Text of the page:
McCutcheon, John T. (John Tinney), 1870-1949
- Existence: 1870-1949
John Tinney McCutcheon, born May 6, 1870, in Tippecanoe County, Indiana, graduated from Purdue University in 1889 and moved to Chicago to work for the Chicago Morning News, later called the Chicago Record. While working for the successors of that paper, he covered the conflict in the Philippines and the Boer War in South Africa. He joined the staff of the Chicago Tribune in 1903, subsequently drawing editorial cartoons on a daily basis. He traveled widely, covering various political events. He served as the editorial cartoonist for the paper until 1946, receiving a Pulitzer Prize for his 1931 editorial cartoon, “A Wise Economist Asks a Question.” His cartoon entitled “Injun Summer,” first run in 1912, has been reprinted by various papers for decades. He received many honorary degrees, including a Doctor of Humaine Letters from Northwestern University in 1943. Subjects of his cartoons include foreign affairs, national and local political issues, journalism and the press, as well as general themes such as baseball, poverty, auto accidents, etc. National and international issues dominate after the advent of World War I. McCutcheon died on June 10, 1949 in Lake Forest, Illinois. Close personal friends included Vice-President of the U.S. and Chicago banker, Charles G. Dawes, and cartoonist George Ade with whom he collaborated on several volumes of caricatures.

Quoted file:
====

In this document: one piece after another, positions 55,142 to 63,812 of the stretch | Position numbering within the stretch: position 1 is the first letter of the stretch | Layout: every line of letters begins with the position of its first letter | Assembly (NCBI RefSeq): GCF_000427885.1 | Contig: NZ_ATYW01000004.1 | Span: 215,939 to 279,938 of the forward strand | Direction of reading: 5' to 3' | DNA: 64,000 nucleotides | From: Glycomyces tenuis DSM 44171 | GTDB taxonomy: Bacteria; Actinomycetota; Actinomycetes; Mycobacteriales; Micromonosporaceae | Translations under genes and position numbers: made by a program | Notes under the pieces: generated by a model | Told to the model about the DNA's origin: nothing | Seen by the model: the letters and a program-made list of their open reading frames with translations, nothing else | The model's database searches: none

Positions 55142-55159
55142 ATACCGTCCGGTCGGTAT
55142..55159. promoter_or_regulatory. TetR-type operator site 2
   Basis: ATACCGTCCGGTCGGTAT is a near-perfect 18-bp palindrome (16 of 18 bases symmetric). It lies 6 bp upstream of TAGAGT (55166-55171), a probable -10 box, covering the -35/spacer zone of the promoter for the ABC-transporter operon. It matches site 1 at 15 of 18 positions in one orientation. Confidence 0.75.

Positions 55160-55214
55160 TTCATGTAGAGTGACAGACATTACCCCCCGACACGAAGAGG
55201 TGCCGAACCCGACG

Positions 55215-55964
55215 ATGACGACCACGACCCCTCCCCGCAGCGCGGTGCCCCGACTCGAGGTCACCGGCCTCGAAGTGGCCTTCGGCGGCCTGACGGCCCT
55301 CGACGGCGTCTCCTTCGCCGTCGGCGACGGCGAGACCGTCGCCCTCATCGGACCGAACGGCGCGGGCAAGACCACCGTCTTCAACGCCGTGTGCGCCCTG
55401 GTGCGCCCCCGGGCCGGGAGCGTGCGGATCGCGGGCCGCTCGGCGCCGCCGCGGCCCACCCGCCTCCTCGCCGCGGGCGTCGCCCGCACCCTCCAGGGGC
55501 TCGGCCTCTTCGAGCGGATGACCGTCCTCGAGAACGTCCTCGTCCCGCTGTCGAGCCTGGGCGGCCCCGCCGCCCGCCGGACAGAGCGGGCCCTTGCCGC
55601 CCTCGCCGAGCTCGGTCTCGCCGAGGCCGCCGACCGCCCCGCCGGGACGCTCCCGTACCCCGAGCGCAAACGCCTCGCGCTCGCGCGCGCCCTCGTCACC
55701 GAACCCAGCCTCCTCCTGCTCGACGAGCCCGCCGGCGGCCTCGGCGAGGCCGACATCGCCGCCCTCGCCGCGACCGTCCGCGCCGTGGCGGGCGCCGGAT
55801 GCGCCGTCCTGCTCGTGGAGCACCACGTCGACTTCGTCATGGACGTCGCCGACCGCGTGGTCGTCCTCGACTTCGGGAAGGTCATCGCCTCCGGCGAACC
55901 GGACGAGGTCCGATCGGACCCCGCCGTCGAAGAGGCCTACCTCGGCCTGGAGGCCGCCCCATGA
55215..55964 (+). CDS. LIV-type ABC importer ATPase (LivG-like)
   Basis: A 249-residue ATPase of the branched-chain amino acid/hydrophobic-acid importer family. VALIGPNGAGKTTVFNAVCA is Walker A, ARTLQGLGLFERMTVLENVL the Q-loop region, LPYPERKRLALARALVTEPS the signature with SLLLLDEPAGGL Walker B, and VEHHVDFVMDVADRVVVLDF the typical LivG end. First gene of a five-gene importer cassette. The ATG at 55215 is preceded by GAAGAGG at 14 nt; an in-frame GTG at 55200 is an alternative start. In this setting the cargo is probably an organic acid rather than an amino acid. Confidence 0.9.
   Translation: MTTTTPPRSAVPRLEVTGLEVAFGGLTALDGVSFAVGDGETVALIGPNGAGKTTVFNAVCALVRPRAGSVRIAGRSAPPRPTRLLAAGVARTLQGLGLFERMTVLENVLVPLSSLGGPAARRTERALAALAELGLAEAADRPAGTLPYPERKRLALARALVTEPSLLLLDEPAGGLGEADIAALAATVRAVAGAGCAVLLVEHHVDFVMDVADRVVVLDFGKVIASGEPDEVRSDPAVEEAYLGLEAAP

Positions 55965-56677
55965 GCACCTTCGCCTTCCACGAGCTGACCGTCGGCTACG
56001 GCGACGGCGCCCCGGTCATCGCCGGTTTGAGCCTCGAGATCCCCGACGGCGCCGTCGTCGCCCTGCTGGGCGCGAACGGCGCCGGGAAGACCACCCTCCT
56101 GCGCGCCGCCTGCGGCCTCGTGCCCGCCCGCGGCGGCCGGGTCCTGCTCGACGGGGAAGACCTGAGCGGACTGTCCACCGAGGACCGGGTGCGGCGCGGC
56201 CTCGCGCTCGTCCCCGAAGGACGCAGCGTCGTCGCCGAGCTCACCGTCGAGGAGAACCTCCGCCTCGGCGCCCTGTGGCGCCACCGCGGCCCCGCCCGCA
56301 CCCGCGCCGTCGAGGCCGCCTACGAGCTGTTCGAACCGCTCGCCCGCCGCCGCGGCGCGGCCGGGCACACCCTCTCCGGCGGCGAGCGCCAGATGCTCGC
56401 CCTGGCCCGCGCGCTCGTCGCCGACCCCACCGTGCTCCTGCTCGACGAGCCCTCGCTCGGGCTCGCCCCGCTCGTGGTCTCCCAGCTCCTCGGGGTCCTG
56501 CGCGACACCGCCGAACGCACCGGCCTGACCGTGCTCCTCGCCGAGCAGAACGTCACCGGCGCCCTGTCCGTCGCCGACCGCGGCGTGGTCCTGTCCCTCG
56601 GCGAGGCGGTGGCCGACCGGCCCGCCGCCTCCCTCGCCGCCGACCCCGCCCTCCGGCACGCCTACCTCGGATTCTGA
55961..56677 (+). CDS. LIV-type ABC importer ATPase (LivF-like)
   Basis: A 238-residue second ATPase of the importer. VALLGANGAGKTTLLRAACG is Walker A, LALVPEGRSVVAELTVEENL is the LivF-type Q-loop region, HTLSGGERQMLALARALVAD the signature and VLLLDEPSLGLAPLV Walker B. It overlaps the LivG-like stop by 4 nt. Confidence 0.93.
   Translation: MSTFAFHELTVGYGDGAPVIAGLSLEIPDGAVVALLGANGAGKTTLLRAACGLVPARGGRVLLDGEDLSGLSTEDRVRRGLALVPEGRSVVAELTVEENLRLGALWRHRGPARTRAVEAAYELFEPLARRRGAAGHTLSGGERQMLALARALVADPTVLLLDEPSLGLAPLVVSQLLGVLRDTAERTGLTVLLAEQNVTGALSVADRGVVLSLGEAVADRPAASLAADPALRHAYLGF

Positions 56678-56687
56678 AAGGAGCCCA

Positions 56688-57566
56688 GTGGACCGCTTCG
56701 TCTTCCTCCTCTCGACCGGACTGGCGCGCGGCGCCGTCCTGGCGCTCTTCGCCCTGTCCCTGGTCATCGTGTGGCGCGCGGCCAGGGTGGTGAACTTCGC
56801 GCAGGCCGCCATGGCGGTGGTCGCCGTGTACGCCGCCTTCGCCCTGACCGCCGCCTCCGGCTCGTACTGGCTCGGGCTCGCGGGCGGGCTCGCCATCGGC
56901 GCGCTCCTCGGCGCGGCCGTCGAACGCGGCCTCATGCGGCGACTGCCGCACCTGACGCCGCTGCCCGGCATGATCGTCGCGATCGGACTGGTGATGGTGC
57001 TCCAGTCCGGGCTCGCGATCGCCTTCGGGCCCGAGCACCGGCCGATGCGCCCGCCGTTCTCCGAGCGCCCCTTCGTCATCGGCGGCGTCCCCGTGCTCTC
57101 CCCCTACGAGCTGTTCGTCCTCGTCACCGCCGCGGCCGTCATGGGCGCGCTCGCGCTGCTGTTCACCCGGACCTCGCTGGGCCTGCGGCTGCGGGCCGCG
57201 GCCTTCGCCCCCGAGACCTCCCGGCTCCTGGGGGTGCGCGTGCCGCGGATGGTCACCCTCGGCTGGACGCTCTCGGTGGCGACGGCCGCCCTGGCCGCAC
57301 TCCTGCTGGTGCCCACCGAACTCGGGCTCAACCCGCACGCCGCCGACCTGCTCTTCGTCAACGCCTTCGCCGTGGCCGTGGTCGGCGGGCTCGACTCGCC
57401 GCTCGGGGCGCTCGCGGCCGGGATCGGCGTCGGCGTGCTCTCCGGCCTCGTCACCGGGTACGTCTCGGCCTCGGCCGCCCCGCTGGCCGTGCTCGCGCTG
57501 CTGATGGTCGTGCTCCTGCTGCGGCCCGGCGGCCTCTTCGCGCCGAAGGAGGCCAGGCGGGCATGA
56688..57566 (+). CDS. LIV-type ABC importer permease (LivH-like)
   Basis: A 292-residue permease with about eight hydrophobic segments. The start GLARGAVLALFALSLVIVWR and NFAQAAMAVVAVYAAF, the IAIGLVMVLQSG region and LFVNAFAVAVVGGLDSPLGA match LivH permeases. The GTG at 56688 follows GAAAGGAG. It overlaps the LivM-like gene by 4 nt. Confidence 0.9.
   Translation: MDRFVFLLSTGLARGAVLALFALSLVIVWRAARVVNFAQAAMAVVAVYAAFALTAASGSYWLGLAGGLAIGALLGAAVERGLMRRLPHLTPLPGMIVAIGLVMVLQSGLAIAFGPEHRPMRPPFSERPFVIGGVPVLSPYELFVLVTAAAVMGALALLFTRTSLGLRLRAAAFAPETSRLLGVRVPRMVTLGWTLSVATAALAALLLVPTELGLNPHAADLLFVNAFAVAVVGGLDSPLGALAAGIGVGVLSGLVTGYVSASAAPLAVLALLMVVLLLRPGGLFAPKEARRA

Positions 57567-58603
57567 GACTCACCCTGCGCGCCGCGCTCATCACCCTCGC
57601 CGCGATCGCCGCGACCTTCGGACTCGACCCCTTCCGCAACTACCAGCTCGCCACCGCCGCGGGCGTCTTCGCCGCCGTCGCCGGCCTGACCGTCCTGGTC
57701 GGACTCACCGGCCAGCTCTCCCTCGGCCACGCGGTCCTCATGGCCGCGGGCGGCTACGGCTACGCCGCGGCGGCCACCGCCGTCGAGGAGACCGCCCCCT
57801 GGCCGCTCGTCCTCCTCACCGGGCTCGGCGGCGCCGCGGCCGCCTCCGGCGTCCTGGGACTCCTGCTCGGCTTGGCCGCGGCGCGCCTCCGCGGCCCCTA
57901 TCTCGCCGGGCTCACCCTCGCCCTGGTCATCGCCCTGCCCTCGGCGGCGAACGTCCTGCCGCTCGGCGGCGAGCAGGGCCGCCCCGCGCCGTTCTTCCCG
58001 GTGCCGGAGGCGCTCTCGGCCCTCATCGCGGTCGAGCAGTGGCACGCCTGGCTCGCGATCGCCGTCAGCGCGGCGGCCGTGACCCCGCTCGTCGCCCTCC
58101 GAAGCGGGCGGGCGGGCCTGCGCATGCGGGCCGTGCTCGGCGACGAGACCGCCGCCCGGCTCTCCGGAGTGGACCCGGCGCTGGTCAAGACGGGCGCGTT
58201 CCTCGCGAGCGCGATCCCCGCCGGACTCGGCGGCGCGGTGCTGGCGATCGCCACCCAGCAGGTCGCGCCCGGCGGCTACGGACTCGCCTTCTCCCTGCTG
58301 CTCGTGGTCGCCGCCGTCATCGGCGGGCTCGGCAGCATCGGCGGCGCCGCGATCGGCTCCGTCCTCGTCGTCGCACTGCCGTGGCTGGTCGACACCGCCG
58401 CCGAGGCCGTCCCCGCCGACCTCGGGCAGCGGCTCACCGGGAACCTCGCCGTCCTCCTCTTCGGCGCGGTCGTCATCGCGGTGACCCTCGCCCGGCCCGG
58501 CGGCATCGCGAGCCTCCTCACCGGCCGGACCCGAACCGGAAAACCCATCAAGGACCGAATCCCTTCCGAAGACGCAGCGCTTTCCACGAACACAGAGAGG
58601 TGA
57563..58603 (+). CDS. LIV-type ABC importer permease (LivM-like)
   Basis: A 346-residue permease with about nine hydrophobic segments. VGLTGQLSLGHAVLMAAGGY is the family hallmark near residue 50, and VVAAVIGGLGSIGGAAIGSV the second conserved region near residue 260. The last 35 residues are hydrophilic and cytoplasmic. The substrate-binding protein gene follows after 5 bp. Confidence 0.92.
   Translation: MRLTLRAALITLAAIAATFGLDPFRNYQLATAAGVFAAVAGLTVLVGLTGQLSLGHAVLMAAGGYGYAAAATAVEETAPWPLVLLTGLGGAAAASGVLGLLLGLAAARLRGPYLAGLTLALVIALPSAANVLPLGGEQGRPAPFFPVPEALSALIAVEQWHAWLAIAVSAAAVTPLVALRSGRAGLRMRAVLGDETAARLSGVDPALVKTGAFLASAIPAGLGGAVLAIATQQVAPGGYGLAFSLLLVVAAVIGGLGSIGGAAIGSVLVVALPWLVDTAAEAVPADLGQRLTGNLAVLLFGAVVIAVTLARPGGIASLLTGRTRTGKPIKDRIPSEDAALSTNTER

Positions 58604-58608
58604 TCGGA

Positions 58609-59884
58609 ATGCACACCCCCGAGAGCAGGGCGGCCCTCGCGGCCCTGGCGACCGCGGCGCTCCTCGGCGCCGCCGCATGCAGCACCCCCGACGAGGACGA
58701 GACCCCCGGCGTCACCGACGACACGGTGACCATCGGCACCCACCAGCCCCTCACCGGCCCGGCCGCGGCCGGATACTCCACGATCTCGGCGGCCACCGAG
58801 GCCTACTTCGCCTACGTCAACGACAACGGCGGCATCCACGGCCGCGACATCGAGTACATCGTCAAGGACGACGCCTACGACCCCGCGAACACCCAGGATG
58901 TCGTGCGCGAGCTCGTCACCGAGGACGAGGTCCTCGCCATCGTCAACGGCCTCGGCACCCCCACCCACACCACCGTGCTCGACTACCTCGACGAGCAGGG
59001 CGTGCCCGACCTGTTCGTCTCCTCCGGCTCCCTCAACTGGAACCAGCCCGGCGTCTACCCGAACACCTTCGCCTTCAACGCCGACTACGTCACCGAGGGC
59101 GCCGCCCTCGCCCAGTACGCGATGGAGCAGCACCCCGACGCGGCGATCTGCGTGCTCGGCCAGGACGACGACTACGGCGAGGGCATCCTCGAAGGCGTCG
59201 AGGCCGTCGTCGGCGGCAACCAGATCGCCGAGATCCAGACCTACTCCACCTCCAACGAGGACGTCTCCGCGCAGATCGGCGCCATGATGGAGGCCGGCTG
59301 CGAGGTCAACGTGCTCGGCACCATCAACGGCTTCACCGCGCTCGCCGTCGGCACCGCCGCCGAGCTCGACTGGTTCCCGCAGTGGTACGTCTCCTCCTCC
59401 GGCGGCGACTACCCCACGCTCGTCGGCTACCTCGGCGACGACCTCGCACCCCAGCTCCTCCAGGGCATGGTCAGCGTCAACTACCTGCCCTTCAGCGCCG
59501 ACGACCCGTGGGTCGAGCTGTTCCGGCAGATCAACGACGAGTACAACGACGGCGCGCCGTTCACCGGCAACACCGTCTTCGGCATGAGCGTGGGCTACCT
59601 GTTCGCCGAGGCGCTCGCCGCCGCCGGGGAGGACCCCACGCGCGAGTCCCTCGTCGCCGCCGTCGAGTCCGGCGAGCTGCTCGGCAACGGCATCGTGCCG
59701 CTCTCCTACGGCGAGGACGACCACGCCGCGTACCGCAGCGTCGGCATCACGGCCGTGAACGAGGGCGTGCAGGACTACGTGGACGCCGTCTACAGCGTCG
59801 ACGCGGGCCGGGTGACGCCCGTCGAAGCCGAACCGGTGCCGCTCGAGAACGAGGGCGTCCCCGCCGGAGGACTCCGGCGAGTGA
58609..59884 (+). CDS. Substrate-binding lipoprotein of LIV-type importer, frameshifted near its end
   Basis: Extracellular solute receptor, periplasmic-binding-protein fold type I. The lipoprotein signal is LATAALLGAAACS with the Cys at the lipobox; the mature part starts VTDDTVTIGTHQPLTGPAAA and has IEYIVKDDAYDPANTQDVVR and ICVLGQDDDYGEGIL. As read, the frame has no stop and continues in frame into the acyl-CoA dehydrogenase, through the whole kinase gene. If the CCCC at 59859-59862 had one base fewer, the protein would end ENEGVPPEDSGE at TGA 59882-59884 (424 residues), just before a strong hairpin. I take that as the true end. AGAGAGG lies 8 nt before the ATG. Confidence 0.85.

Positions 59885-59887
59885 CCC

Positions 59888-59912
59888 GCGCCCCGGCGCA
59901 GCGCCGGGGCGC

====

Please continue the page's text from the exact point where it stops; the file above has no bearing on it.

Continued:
Found in 1 Collection or Record:
Identifier: Prints and Drawings Series I
Abstract John Tinney McCutcheon (1870–1949) was a cartoonist on the staff of various Chicago newspapers, the Chicago Record (1889–1901), The Chicago Record-Herald (1901–1903), and the Chicago Tribune (1903–1946). He had an international reputation for his political cartoons and was awarded the Pulitzer prize for cartoons in 1931. This collection consists of 454 original drawings of McCutcheon's cartoons...